Backup Generator for Your Array

Backup Generator for Your Array

Including a Generator With Your Solar Array

April 2014

Some customers want or need additional security that power will be available to their solar powered house.  In this case, whether batteries are part of the solar array or not, adding a generator can add peace of mind.

 

Generators Fulfill Three Objectives for Off-Grid Systems:

  1. Backup Charging – producing power in any weather
  2. Battery Equalizing – certain batteries need a planned overcharge several times a year to increase performance and service life
  3. Running Loads that Exceed the Inverter Capacity – for example, well pumps.

For on-grid systems, a generator may decrease the battery-bank size, or eliminate it all together.  For instance, a customer with a relatively reliant grid and an incentive structure that doesn’t offset battery costs may be better off maximizing their funds to increase their solar array as opposed to adding batteries.  If back-up power remains important, then a generator may provide an appropriate solution without batteries.  In the scenario where there is a grid-tied solar array and a generator, the two must be wired to ensure that grid-tied solar array doesn’t recognize the generator output as energy from the grid and attempt to feed power back to the grid.  This can be accomplished with appropriate automatic disconnects and wiring design.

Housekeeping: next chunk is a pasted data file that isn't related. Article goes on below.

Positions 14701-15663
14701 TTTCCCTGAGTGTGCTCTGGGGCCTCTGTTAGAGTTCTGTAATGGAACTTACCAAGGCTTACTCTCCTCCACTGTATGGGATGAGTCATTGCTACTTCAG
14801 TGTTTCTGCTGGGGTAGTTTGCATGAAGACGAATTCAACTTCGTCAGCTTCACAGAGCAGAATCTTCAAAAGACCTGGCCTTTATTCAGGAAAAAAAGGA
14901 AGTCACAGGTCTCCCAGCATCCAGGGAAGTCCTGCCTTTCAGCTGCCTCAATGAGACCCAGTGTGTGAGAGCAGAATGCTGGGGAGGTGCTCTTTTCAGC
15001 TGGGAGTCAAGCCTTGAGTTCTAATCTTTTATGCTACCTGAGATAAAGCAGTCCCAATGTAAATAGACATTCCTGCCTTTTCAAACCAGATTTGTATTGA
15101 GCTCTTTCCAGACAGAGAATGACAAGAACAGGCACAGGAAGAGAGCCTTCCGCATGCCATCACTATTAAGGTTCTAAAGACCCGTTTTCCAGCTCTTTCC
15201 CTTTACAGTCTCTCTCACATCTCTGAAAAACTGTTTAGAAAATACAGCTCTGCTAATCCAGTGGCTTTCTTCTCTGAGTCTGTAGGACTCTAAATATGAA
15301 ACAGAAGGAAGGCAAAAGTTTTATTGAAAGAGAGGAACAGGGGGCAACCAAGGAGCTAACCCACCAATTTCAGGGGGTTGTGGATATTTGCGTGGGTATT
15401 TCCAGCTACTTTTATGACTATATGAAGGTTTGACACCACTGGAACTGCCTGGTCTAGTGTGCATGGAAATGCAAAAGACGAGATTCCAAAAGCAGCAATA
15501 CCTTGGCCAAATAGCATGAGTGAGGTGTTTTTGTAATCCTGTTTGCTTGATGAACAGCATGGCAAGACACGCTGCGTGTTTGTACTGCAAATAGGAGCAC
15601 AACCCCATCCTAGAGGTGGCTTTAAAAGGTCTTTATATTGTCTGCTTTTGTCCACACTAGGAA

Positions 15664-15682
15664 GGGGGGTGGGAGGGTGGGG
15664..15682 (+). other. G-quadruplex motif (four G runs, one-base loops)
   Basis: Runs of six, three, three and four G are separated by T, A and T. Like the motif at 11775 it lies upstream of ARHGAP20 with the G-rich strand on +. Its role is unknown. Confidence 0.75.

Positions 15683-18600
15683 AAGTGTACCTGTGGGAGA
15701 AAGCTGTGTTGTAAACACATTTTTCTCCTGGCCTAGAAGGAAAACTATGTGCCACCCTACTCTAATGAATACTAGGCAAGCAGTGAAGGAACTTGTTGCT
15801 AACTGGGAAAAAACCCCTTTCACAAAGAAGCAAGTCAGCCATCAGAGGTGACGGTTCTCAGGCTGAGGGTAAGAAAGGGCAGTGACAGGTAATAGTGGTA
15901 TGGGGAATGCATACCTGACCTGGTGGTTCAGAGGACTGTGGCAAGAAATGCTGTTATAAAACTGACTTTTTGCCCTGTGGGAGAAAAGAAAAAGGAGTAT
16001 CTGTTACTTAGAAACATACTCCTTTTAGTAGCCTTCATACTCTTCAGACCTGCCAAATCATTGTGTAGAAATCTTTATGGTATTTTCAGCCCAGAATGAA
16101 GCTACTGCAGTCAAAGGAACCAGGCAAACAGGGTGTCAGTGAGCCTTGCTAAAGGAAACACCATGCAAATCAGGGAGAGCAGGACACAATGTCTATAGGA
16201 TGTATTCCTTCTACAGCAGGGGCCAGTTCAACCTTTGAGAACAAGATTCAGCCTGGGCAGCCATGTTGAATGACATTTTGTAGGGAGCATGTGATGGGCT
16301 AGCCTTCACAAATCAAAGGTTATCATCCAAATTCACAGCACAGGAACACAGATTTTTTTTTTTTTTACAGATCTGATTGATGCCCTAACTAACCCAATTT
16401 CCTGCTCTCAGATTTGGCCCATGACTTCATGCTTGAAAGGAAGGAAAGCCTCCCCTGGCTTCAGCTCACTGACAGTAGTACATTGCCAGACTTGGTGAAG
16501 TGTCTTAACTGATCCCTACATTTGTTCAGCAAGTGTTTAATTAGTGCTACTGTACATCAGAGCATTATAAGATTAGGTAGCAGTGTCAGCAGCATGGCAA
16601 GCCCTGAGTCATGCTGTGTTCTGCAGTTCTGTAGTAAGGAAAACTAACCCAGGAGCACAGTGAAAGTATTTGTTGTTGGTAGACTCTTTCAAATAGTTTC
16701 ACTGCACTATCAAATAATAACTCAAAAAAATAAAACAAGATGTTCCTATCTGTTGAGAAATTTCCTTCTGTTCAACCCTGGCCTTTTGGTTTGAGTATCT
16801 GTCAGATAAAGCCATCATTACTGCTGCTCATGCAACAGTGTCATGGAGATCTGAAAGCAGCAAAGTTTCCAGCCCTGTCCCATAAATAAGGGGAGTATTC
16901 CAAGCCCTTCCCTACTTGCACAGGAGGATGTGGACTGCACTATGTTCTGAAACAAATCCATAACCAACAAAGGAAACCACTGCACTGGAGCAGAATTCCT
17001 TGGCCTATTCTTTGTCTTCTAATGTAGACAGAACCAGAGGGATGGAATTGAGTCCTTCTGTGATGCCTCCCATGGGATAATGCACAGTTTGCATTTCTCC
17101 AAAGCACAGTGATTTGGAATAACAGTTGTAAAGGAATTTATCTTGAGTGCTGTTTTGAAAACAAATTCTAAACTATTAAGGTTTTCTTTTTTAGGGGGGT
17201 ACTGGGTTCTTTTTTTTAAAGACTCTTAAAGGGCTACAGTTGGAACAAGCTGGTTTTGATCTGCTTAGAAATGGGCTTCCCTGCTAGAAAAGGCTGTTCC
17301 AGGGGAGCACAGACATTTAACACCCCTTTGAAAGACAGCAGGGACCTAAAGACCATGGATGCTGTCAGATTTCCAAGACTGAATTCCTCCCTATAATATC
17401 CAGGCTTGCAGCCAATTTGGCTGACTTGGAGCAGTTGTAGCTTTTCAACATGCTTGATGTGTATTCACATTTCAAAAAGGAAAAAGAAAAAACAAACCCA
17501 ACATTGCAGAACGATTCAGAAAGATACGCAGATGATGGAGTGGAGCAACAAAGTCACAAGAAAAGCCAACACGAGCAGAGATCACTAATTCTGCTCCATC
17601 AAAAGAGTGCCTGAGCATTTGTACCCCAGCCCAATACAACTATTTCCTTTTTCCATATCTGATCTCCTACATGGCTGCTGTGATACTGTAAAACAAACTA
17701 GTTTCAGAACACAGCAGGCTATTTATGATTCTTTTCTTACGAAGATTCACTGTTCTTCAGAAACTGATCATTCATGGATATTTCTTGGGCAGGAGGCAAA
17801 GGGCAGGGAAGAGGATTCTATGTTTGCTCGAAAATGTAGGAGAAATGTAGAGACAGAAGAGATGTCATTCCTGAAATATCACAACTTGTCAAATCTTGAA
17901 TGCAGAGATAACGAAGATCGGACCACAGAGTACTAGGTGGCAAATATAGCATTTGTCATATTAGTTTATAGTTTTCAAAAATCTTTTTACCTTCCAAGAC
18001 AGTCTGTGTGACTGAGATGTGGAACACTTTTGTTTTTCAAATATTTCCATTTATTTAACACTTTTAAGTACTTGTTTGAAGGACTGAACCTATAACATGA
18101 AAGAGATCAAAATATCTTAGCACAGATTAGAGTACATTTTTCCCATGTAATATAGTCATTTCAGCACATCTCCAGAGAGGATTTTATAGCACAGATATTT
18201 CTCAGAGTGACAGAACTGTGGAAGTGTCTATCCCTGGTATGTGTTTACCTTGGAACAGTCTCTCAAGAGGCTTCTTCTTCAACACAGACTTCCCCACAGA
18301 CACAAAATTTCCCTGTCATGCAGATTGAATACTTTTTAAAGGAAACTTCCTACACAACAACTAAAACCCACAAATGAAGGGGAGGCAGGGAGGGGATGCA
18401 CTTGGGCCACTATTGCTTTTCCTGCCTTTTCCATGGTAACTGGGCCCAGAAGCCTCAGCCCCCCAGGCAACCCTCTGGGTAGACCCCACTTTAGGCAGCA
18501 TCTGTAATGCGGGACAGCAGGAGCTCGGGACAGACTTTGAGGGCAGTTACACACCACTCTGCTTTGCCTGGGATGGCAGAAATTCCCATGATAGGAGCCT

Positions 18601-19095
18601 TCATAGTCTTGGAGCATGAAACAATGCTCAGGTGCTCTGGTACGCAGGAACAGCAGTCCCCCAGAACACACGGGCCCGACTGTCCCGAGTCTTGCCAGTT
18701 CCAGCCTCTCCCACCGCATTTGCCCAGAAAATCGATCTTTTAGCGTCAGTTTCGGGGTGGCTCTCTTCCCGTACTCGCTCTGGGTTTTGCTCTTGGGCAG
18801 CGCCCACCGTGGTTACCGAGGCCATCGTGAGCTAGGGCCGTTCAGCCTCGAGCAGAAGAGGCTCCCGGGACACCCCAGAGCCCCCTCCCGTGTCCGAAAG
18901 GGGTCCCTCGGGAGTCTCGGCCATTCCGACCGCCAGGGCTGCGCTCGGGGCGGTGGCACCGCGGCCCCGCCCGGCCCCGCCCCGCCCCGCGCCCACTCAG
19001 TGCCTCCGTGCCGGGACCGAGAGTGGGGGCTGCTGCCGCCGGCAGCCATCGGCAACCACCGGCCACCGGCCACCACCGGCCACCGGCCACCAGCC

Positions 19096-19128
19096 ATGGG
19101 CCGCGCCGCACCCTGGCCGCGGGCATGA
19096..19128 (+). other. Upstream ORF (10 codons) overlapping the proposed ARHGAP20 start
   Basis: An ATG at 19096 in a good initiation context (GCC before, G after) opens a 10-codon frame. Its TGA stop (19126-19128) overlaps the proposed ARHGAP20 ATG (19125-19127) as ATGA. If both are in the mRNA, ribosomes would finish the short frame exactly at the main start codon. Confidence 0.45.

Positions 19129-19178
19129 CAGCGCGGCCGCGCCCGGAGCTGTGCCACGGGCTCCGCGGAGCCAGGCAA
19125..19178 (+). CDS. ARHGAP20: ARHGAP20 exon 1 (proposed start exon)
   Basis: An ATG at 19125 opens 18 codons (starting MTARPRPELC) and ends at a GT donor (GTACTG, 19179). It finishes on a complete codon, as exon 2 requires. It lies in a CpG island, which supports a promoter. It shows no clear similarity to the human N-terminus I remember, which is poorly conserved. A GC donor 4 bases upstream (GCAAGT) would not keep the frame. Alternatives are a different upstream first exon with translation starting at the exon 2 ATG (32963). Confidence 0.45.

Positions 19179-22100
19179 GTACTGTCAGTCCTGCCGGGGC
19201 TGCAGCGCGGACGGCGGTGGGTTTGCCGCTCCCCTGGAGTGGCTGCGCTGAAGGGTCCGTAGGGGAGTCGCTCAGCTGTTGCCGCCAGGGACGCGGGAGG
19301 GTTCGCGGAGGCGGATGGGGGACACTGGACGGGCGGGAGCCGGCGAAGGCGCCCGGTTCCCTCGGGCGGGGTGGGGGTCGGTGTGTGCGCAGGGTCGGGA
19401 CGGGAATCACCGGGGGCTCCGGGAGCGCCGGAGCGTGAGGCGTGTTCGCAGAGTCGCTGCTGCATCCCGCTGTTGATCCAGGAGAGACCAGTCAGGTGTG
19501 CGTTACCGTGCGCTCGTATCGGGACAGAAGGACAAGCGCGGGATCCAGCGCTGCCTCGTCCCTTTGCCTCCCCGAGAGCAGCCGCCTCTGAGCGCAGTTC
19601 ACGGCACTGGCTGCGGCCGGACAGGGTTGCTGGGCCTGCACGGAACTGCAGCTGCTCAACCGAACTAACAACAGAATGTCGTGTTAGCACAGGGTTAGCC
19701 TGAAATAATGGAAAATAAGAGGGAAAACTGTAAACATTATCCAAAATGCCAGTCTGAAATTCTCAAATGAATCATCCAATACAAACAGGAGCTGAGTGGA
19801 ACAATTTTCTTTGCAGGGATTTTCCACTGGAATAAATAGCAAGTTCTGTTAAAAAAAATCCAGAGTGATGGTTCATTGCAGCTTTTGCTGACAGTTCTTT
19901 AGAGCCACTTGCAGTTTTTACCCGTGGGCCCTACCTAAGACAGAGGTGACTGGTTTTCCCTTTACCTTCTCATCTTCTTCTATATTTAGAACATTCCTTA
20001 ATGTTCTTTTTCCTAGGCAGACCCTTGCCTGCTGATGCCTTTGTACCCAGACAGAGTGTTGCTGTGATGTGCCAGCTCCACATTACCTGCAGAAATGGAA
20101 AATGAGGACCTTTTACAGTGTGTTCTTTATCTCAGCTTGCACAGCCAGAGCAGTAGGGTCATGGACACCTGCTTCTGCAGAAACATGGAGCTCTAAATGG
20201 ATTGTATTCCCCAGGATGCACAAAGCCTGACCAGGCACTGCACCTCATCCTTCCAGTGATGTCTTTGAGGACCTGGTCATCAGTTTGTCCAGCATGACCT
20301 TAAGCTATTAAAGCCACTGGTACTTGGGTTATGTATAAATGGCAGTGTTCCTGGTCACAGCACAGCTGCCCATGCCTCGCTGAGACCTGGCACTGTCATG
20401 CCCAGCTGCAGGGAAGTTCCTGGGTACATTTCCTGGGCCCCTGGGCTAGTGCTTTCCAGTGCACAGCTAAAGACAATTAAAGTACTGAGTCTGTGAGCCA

Much like batteries, generators add a layer of complexity to the solar system and may require maintenance and have a shorter life span than the solar array itself.  The generator’s life expectancy can be increased by choosing a well-regarded manufacturer with a good warranty (minimum two-year warranty is recommended).

Additional considerations include sizing the generator and the AC voltage output.  For off-grid systems, a generator is typically sized to supply the full charging capacity of the inverter plus additional loads needed during charging.  Most generators in home systems are 2,500 watts or greater.  Regarding AC voltage, some generators only produce 120V and others are either field-configurable or are 120/240V with a switch.

As noted in the previous article, combining a generator with your off-grid solar array will provide additional capacity to the system and potentially allow you to consider a smaller battery bank since the generator can offset the shortfall when there is limited sun.  Or, adding a generator to your grid-tied (no battery) solar array may provide back-up power while maximizing your solar production.

*Reference Article:  Engine Generator Basics by Allan Sindelar, Home Power Magazine 4/30/12

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